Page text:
It is a shame that there is no union for wrestlers, as at the moment it would appear that no one individual can come out and speak about the concerns of the wrestlers.

They do not have a voice and to speak out now would literally say to the WWE that they do not want to be pushed any longer and will be happy participating in dance offs for the rest of their career.

Do not get me wrong, wrestlers choose their occupation and know what they are signing up for at the start. But I would love to hear what the wrestlers feel about this matter. Would they all like a month off per year to spend with their families?

Do they get sick to death of all the travelling? Would a physical rest add years to their lifespan?

All important questions, with answers that can only be answered by the talent.

They all clearly love what they do and will do anything to remain in a prominent position on the roster, which has a knock on effect for their physical well being. Obviously they are more inclined to perform with injuries rather than seek the medical attention required.

Personally, I think they should get a month off.

The most ideal time for this would be December. I am not sure about everyone else, but the WWE is not at the forefront of my mind during December. There are much more important things to be getting on with! Why not end the WWE year in November and re-start in January with the massively important Royal Rumble?

Straight away there would be issues with the TV scheduling and how to fill the time slots that they have already committed themselves to. But this type of argument should not outweigh the overall condition of the talent roster. Their health and safety must be one of the priorities of the WWE.

I'm sorry, but all those wrestlers dying early isn't just a coincidence, it is the way of life. Yes, the WWE is making great strides with the Wellness Policy and it does appear that they are finally beginning to recognise that.

Whilst it is not their fault that so many wrestlers have died far too early, they can make a real difference in ensuring that these occurrences stop!

 

New PPV Schedule

A recuperation period is essential and would actually compliment a new PPV structure.

I will not try to pretend that I have any idea what type of income the PPV's currently provide the WWE. So their business plan probably defeats me straight away. If the 13 PPV's we get per year currently yields the greatest revenue, then fair play.

However, it is my opinion that anything more than 12 a year is ridiculous. I think we can all agree on the fact that it is next to impossible to build any sort of feud in a couple of weeks.

We are all bearing witness to this currently with Bragging Rights straight off the back of Hell In A Cell. I really do like the concept of Bragging Rights, but it has not been given enough time and is far too close to Summerslam and Survivor Series with the multi-man tag team main events.

In an ideal world I would see there being only six or seven PPV's a year. Let's go back to the days where the main four PPV's were the centre of attention. Start off the year with the brilliant Royal Rumble, dance on to the glorious Wrestlemania, build to Summerslam and end the year with the Survivor Series.

It is only greed on the WWE's part that we have any other PPV's, as none have managed to reach the level of importance of those four. Okay maybe it gives more opportunity for a greater audience to see the performers on a grand stage rather than there just being a few places that get to hold the big events.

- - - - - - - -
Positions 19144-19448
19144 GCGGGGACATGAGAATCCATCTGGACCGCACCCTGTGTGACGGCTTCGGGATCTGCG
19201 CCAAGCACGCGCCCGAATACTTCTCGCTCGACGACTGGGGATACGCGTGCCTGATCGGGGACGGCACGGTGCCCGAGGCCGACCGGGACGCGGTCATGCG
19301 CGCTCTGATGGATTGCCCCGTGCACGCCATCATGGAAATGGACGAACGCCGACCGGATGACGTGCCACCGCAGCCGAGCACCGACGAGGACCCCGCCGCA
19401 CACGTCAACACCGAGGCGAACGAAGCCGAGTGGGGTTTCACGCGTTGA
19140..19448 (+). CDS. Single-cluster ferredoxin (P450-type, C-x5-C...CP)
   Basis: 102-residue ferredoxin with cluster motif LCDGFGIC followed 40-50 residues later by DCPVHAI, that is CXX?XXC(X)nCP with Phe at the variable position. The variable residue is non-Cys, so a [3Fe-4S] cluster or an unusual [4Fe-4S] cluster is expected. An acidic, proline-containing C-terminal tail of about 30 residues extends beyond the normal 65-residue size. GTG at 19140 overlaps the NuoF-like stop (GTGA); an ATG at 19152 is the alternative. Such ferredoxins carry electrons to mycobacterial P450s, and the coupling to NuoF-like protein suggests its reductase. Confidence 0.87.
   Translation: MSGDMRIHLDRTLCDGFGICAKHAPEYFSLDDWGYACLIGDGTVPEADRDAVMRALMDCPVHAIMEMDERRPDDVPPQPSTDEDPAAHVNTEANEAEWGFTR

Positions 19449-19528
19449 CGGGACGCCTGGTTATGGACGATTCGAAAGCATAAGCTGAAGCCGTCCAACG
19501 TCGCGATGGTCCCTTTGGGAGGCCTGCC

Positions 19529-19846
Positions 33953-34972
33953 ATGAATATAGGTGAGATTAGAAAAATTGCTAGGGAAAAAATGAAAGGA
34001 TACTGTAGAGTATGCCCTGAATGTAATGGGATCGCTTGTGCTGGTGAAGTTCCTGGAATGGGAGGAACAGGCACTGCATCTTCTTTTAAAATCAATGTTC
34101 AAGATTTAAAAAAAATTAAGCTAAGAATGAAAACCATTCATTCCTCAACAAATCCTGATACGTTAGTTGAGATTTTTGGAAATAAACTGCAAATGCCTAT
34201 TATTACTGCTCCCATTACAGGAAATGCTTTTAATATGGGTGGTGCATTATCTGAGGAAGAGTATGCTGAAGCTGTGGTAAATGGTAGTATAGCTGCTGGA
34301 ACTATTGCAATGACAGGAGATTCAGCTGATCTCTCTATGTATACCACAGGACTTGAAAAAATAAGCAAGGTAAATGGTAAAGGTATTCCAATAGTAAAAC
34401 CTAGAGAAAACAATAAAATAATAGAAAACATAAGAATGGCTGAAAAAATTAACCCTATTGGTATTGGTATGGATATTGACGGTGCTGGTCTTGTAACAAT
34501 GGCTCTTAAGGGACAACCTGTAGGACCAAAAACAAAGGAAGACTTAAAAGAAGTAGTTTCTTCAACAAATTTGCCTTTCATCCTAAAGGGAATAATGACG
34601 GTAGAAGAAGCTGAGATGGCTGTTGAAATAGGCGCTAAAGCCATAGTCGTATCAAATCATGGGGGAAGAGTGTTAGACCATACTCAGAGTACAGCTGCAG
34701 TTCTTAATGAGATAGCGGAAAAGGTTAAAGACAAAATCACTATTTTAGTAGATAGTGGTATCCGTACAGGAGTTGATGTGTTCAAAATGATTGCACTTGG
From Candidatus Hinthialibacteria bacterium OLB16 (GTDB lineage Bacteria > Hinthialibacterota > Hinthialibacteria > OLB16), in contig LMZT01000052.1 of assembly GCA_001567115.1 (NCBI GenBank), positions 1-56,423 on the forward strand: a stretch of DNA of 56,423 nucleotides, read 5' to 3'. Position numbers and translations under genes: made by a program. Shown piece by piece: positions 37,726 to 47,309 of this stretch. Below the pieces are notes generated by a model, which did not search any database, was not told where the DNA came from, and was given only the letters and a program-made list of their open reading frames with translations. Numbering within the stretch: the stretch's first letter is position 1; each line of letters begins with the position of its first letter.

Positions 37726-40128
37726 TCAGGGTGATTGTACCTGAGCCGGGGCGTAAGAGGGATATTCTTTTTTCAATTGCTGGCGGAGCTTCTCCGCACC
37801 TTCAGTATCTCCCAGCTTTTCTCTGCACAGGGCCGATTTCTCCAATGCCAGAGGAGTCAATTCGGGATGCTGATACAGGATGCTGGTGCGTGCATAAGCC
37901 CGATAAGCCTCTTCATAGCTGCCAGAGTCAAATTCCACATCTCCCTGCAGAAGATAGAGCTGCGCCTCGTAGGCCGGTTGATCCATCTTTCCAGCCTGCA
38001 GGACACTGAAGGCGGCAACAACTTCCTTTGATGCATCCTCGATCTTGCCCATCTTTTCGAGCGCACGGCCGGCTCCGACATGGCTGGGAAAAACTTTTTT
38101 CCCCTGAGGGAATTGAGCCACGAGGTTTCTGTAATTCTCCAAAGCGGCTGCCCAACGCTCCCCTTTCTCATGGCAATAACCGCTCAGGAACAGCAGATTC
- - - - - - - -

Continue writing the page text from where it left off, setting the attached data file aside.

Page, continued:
So which other PPV's would make the cut? Personally, I would bring back the King of the Ring PPV. But only if they really built up it's importance: becoming the King of the Ring should have as much emphasis as being the Money in the Bank winner.

There are so many talented individuals in the WWE at the moment, with only a limited amount of championships, the need for something like the King of the Ring is definitely there. Kofi, Kaval, Ziggler, Riley, Mysterio, Edge, Christian, CM Punk, Bourne, Morrison, Del Rio, Bryan, Swagger, Miz, McIntyre, Rhodes, Gabriel, etc...could all benefit from challenging for the KotR.

They could actually sell it as the WWE determining who the best WRESTLER is, would be a big event for the IWC and I believe it would strengthen the position of the WWE in the long run.

Bragging Rights is another PPV that could survive in the new schedule, but there would need to be a purpose to it. They'd need to build up the rivalry throughout the year and ensure it actually makes sense as a competition. This can be done a number of ways, e.g. wrestlers showing allegiance and loyalty to one show, draft picks that do not wish to remain on the show they get drafted to, etc...

It wouldn't work unless they were constantly at each others heels. The prizes for winning Bragging Rights would need to be major too, such as ensuring that show is the last match at WM, giving them the last one to five entrants in the Royal Rumble, the first two draft picks, etc...

Whether it be four or seven PPV's, we just need to lose the 13. It is too much.

I don't wish to open up a whole new discussion point on money and the current economic position that stops people from buying all 13 PPV's. But I do believe that by offering the main four PPV's + a couple more, you are going to be sending out a message to all the loyal fans that you recognise times are hard.

They'd also be committing to put more meat on the bones of future PPV's, making it worth the hard earned cash that the fans will be parting with. They should experiment by really plugging and advertising a free TV event, similar to a product they'd put on PPV, and see how the viewing figures differ to those of the current PPV sales. It might put things into perspective for them.

 

Conclusion

I apologise for going on a little bit here, but I've covered some topics that are close to my heart. I think, in summary, yes the internet has spoiled some aspects of watching the WWE throughout my life, but the internet shouldn't dominate and influence the views you have deep down.

WWE does need to make big changes to its scheduling and the way it treats the performers. Ideally we'd see a one month recuperation period and a return to limited PPV's with more emphasis on building prestige and intrigue to the product.

I have heard rumblings of big changes coming in January, I just hope that these topics are given some consideration by the WWE. I would have even more interest in the product if it wasn't a 365 days a year investment.